You are injured at work so you would naturally expect to receive compensation under the workers' compensation laws. In Virginia, if is a repetitive trauma injury, you will not be successful.
In Virginia you can be compensated for an injury at work or for an occupational disease. Unfortunately, the Virginia Supreme Court in a series of decisions in 1996 decided an injury resulting from repetitive trauma was "not compensable" as either an accident or as a disease. Thus, injuries such as tendonitis, back injuries, knee injuries, neck injuries, and knee injuries that occurred over a period of time (even though occurring at work) were not compensable.
In a reaction to the Virginia Supreme Court decisions, the Virginia legislature met in 1997 to decide whether any repetitive injuries should be compensated under Virginia's workers' compensation laws. The legislature decided to amend Virginia Code Section 65.2-401 to provide limited coverage for two types of repetitive trauma problems: hearing loss and carpal tunnel syndrome caused by work. However, the General Assembly said these problems could be compensated under the Workers' Compensation Act but only if the conditions were proven by "clear and convincing evidence" as having developed from the work place environment. In other workers' compensation cases in Virginia claimants only need to prove their cases by a mere "preponderance" of the evidence.
In an early study of carpal tunnel cases after the 1997 amendments only 16% of claimants were successful in proving their cases under the "clear and convincing" evidentiary standard.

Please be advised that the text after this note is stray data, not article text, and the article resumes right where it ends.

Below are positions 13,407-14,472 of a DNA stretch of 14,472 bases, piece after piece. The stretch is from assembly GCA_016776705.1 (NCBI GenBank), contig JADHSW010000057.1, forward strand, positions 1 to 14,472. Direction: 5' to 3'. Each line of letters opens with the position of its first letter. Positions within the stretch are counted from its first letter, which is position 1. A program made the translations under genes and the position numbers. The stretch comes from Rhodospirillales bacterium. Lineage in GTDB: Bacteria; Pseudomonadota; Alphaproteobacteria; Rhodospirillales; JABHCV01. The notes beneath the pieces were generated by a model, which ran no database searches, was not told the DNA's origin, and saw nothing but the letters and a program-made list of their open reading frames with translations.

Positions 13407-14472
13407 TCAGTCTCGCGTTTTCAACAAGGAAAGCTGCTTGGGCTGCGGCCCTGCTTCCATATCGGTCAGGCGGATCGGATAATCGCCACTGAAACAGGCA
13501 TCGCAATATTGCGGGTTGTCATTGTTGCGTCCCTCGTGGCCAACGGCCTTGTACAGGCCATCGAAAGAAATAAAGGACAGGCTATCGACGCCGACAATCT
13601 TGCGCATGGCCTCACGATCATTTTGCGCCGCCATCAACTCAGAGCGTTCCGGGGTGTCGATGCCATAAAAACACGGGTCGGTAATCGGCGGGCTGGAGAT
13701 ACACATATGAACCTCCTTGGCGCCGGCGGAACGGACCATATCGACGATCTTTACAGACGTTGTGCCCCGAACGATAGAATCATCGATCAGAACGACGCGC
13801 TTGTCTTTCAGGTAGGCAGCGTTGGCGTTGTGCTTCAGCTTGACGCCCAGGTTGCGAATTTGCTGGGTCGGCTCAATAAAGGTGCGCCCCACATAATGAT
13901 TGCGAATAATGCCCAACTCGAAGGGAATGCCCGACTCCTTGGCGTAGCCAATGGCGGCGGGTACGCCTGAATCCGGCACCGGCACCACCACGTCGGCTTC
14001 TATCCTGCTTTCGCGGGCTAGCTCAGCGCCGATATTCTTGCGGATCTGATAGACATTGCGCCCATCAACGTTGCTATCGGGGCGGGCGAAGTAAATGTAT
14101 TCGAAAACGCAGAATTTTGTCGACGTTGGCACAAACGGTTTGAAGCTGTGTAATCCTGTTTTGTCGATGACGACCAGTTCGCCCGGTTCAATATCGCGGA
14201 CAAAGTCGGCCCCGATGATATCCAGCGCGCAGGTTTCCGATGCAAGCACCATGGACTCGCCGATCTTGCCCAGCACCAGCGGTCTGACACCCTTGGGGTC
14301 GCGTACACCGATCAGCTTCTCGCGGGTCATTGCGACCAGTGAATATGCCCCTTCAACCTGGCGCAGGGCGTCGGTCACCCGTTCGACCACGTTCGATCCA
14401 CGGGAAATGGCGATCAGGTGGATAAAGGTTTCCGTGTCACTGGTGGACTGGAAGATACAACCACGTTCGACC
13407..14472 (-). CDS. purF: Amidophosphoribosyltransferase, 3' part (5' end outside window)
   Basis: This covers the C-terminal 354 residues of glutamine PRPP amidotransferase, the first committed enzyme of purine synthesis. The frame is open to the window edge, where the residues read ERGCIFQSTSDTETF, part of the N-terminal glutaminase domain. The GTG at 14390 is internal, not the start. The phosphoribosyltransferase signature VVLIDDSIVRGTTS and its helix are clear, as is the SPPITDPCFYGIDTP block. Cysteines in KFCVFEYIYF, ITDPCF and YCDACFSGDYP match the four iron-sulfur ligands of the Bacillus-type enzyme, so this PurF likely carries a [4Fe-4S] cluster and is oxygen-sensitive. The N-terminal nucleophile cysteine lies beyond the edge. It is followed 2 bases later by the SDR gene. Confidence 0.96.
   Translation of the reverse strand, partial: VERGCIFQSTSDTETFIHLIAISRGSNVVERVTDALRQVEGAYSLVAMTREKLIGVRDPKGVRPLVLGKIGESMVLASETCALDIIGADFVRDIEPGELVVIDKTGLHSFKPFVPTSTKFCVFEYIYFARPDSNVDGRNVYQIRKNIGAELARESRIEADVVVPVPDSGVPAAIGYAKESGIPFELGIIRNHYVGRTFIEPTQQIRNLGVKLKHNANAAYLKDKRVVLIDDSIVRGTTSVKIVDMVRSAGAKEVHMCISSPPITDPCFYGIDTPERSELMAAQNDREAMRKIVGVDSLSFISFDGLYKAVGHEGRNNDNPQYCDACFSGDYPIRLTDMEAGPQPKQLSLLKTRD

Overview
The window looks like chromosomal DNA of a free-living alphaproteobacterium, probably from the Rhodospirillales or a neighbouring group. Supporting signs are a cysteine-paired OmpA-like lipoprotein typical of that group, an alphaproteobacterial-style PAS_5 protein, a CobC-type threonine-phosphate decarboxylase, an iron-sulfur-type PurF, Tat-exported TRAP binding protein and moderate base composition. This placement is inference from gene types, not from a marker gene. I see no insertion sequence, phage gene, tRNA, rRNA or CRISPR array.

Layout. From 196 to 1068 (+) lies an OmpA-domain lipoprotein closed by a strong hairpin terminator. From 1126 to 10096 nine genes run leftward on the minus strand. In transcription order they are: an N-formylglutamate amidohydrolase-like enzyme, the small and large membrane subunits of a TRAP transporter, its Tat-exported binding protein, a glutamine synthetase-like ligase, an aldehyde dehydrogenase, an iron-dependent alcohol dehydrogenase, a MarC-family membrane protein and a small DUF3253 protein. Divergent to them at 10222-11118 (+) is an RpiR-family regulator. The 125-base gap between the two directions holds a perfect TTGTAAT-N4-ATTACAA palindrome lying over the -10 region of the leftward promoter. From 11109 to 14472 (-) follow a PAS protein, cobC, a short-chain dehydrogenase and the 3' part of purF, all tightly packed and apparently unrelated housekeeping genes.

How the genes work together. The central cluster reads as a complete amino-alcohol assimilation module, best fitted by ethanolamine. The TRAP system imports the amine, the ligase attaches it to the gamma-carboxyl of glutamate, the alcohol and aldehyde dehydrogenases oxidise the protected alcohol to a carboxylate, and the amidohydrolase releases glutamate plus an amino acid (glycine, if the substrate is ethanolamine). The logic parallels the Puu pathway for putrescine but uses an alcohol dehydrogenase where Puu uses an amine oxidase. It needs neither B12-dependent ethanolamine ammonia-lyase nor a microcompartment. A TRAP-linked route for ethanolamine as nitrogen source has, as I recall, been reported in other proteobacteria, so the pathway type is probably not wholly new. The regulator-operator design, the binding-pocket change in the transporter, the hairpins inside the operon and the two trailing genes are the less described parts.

So, the following activities causing injury would not be compensable under the Virginia Workers' Compensation Act:
*lifting over a period of time with resulting neck or back injury;
*typing at a computer with resulting carpal tunnel syndrome (unless can qualify under the clear and
convincing evidence standard;
*hand or arm problems resulting from repetitive activity at work;
*stocking shelves over a period of time resulting in any orthopedic injury;
*standing, kneeling, crouching or sitting for a period of time.
In summary, even though a worker in Virginia has suffered an injury at work, the claim may still be denied if the injury is caused by repetitive trauma and not by a specific accident. For example, if a worker lifts 40 boxes in a work day and wakes up the next day with a back aches, the worker does not have a winning claim in Virginia. On the other hand if the worker lifts box number 40 and feels a sharp pain then the worker may have a winning claim.
For more information contact workers' compensation lawyer Jerry Lutkenhaus (804) 358-4766 or visit Virginia Workers' Compensation Lawyer.